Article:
ABD Backstage Magic: Planning

Watching the in-room TV during your last trip to Walt Disney World you might have seen families exploring Inca ruins, Italian villas, and African safaris. Adventures by Disney (ABD) markets itself as a way to experience the world with the comforts of Disney. Through serendipitous events I went on the Disney (and film) theorist dream tour, Backstage Magic.

One of the first draws was the location, having worked many years at Walt Disney World, California and Disneyland possess a touch of the exotic. Second, the tour grants access into exclusive venues, which with the right connection you might get into a selection, but without the efficiency or totality of the tour. Finally, I wasn’t able to get into the archives for my research, and was willing to pay even to just get in.  It was also February and a great time to head to So Cal.

So, come join me on my trip.

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Roughly one month before our departure the nifty package pictured above appeared. The fun box, which was mostly empty space with with great designs, held our welcome letter, countdown calender, itinerary booklet, and surprise the best backpacks (highlight to read).

One of my concerns before the trip was the interest of my travel companion. My mom has joined me on many Disney excursions in Florida due to her availability and the ample sunshine. This trip posed a challenge for me to ensure her entertainment as many events focused heavily on Disney or film history. She conceded that the totality of the tour package was her draw. On her part, she enjoyed being a passenger rather than a planner. More on that later.

We chose to travel in February due to a price special and our schedules.  Past experience taught us mid-February is a great time to travel, but we forgot that California observes Presidents’ Day (unlike many of the states near us). Some elements of our trip were adjusted to compensate for closures and availability.  It was also the week leading up to the Academy Awards, causing many shifts, delays, and general commotion.  Here is the disclaimer that our specific experience may not reflect the all possible trips. Second disclaimer, one of ABD’s hallmarks is surprises .  I will do my best to preserve these surprises, and in the interest of being complete such spoilers will be noted.

The official Adventures by Disney planned trip covers six days, but much like cruises, the first and last day are partial. We frequently found ourselves comparing it to a cruise, and with the highly publicized cruise troubles leading up to our departure, a cruise on land seemed like the best of both worlds. The trip covered weekdays, so we extended our stay on both ends to maximize our vacation time and reduce flight costs. This also gave us a chance to explore both Los Angeles and Disneyland independently, with the security of the tour to cover the major points. In total, we traveled for seven days, utilizing the Adventures by Disney accommodations and transportation.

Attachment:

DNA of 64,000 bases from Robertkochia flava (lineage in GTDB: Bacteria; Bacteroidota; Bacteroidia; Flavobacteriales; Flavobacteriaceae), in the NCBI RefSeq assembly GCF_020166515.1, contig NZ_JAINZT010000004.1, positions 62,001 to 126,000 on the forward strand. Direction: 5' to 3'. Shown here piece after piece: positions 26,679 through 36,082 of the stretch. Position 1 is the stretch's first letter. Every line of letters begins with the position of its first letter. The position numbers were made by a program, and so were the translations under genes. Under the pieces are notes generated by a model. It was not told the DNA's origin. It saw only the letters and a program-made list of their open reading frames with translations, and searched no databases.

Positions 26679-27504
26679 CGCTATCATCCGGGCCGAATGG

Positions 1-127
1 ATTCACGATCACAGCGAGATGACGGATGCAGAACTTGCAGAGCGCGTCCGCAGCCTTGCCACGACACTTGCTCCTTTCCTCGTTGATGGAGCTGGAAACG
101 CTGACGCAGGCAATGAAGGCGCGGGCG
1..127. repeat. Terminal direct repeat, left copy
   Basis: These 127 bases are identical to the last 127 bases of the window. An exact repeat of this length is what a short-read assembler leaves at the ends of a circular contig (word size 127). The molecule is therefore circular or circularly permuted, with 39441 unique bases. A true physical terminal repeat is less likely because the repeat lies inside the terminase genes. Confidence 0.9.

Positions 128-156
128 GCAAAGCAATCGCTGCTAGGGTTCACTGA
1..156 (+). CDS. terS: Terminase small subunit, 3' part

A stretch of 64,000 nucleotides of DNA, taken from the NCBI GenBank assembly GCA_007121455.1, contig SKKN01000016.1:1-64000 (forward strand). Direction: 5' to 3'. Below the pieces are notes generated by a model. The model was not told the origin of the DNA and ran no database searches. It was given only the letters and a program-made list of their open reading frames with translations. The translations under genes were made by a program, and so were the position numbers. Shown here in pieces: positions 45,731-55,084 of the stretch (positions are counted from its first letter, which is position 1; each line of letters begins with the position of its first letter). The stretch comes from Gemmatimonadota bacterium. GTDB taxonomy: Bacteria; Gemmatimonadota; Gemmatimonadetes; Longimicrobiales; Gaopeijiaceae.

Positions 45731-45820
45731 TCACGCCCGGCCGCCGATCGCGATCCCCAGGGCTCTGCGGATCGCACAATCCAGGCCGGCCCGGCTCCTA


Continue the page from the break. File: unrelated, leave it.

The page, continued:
A my first planned vacation in many years, I over analyzed all of my options. I created a chart plotting out our time and meals as covered by ABD verses ourselves. Flying in on Saturday afternoon we lost most of the day to traveling and settling into our hotel. This left the first full day (day 1) and second afternoon (day 2) in Los Angeles, and four meals. I then began to come up with our “Must Do” list for the area. Mom bowed out of this activity as she saw the tour’s advantage as not having to do any planning. I had the Griffiths Observatory on a lifelong list of places to visit, so that was locked in.

Once I remembered the D23 Presents Treasures of the Disney Archives at the Ronald Reagan Presidential Library would be closing shortly after out trip it was high on the list. Although the ABD tour includes the actual archives, I was unsure how much material we would be able to see and what we would miss because it was on display at the Reagan Library. It took some convincing to use up our whole free day, and to drive a rental car in California traffic, but the tickets were eventual bought. This meant missing out on other, smaller activities such as the farmers market, Getty museum, Paley Center, and Santa Monica Pier to see my aunt’s old home. We left some room for spontaneity with the meals, but our activities dominated the free time.

For our post tour days we simply extended out stay in the hotel, and the entry tickets already included a fourth day. This simply meant we were maximizing our per-purchased tickets, and allowed us to pack the following morning. For the Disneyland leg, I had complied a list of food to eat thanks to Disney Food Blog and left the rest to our whims.

Up next, Arrival and the Ronald Reagan Presidential Library…

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